Thinking in Bets - Annie Duke - Talks at Google
Uncertainty comes from...
- Hidden Information
Our brain tend to make these mistakes...
- More prone to make false positive errors. We tend to see patterns everywhere - even if its not there.
- We work as tribes - we tend to make same decisions as the people we are surrounded by
- We don't try to falsify our beliefs - we have strong Confirmation Bias
Uncertainty in the data gives as a lot of room to interpret the data in a way that we want it to be(confirming our existing beliefs). Be wary of this.
Epistemic Closure: An understanding of what knowledge is true/trustworthy. We tend to get that from our tribe.
Epistemic Bubbles: We have access to only limited information. Echo Chambers: We have information - and people outside our group are not trusted sources.
One way to help you vet a bit of information that you distrust is by imagining it coming from a trusted source(or even without a source).
We should start Thinking in Bets - if we think of our belief/decision as bets, we would be more open to challenge/change it, rather than be tied to it.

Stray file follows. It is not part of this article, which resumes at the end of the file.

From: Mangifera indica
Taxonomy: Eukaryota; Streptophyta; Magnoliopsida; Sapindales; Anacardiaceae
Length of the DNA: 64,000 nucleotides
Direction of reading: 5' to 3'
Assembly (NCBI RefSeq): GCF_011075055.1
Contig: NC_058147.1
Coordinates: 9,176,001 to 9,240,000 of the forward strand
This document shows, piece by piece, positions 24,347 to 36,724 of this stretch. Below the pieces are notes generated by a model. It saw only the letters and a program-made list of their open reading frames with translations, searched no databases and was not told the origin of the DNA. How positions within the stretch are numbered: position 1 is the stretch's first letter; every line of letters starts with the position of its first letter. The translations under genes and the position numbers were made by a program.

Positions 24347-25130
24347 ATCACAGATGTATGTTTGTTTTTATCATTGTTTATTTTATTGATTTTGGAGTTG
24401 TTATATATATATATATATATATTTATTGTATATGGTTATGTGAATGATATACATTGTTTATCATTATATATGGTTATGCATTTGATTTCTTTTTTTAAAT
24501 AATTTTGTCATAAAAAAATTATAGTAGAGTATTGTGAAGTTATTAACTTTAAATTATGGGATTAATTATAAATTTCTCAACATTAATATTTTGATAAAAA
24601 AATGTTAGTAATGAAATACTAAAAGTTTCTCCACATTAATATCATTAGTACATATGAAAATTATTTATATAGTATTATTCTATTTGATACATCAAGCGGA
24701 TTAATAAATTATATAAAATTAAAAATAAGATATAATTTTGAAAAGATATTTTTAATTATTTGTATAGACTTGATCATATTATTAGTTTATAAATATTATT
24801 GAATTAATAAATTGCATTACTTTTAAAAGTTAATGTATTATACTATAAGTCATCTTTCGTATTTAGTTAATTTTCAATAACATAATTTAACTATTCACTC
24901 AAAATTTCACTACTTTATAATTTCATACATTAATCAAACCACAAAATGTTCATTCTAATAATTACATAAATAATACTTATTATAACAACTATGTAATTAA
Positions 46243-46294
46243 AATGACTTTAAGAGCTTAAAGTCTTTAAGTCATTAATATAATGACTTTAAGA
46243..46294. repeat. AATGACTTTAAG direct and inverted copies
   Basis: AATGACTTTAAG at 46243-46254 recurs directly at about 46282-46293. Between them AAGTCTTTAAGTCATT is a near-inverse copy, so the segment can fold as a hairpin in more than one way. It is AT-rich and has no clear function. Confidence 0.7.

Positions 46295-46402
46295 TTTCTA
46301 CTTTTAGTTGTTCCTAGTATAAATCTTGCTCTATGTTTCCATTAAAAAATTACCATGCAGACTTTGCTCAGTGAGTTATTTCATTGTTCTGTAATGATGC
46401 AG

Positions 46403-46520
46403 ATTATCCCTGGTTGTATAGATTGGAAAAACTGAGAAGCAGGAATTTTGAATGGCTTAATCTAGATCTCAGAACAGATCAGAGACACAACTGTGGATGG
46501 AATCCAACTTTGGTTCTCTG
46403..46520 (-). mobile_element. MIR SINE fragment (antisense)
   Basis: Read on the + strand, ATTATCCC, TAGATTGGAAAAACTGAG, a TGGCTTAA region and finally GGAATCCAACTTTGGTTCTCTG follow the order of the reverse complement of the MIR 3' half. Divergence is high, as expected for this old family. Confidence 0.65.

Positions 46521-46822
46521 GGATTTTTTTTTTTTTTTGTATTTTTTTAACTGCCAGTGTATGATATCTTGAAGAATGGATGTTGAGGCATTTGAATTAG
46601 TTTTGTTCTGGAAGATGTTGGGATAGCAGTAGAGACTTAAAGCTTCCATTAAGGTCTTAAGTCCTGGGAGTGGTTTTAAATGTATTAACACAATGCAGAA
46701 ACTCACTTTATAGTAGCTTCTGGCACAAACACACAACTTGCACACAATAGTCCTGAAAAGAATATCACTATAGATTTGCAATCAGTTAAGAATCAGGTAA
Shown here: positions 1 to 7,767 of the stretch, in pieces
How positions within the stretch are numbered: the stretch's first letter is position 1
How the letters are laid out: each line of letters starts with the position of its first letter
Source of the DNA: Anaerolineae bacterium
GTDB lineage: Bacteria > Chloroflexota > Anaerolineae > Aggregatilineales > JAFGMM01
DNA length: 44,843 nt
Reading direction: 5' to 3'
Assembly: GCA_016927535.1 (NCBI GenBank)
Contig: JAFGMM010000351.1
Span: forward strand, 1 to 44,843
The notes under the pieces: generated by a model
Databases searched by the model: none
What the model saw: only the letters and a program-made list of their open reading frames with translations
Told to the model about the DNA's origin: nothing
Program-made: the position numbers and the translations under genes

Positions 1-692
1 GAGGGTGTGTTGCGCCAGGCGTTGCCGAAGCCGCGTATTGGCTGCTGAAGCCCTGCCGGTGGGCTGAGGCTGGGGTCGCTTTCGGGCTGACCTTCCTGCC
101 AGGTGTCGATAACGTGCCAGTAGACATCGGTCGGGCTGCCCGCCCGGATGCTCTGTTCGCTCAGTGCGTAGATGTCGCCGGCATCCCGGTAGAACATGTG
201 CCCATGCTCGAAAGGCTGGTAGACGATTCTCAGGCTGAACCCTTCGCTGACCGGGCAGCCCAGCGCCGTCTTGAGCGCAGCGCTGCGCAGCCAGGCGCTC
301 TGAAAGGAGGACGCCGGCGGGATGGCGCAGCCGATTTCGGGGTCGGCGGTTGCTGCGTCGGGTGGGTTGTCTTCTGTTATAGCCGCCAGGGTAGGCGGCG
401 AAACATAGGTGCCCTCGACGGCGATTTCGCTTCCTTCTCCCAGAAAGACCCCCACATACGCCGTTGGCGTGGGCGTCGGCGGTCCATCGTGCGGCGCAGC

Good way to challenge a belief is to ask "How much will you bet on that?"
Once we have a result, its very difficult for us to analyze the decision. The outcome will color the validity of the decision(Hindsight Bias). Try to analyze the decision/belief in spite of the result. "Did I make the right call with the information I had at that point?"
How to analyze decisions...
Ideally, do this in a group/with other people(a decision group). Other people can spot your bias way better that you can. Bias is a brain blind spot.
- Analyze the decision before there the outcome has occurred.
- When asking others to analyze the decision, only give them the information till the point of the decision. Don't tell them what happened after the decision.
- Try telling one person that there was a negative outcome and to another that there was a positive outcome. The analysis will be very different.
Our mind tries to find a coherent narrative(something that makes sense).
Not making a decision is deciding for the status quo. We tend to think of only new decision as actual decisions - but even not deciding is a decision.
Reasoning to be accurate: Lets create the most accurate version of the event Reasoning to be right: Lets create a version that makes me look right
Ulysses contract: Have a list of areas that you will generally be biased in(eg. I have a tendency to have a positive bias) - so that you can be more mindful in those areas - or even figure out ways to limit your choices in those areas.
People who are smarter are more susceptible to motivated reasoning. They can create really good stories with the data. Just because you know about the problem doesn't solve the problem. How often are you catching yourself making a mistake? How often are you making the mistakes?